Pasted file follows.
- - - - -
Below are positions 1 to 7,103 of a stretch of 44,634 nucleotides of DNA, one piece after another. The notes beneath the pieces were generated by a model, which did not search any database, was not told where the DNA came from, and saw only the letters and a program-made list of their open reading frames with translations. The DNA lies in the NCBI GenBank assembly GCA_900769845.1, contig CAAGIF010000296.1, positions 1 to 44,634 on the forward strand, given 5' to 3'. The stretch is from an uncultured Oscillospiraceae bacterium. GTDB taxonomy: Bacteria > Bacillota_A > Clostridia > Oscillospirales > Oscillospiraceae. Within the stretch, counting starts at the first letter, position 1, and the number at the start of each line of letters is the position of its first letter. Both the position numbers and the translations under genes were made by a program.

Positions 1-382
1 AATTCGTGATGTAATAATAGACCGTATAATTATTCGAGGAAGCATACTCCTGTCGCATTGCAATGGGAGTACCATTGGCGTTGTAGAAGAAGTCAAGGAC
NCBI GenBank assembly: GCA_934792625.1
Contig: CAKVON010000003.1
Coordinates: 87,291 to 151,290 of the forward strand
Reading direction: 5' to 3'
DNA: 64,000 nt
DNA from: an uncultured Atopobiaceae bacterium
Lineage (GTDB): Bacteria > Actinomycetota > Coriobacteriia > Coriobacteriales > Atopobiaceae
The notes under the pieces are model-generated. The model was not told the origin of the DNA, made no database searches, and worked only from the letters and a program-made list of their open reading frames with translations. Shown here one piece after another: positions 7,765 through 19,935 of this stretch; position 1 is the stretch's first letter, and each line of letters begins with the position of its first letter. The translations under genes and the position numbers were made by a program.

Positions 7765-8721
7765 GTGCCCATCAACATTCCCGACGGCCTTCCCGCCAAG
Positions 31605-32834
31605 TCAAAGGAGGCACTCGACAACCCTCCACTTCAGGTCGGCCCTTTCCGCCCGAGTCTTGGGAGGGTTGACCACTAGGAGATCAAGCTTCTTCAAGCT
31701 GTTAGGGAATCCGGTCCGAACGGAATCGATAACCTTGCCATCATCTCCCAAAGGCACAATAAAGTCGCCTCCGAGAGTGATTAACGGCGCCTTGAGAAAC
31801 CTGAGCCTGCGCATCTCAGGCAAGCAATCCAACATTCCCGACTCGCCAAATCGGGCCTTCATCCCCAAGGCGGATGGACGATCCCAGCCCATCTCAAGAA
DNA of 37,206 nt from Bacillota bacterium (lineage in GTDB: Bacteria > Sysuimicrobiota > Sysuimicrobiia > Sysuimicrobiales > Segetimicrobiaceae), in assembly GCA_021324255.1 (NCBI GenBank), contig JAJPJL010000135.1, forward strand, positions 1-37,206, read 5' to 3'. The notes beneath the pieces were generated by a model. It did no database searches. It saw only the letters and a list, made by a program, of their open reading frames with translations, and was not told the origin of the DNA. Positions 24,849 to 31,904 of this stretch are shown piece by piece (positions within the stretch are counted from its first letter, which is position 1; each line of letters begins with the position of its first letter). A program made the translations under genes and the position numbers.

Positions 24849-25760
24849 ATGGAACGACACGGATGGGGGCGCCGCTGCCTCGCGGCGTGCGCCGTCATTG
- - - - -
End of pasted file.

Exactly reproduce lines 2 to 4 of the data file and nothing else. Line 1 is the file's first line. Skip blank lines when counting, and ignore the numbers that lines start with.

Positions 1-382
1 AATTCGTGATGTAATAATAGACCGTATAATTATTCGAGGAAGCATACTCCTGTCGCATTGCAATGGGAGTACCATTGGCGTTGTAGAAGAAGTCAAGGAC
NCBI GenBank assembly: GCA_934792625.1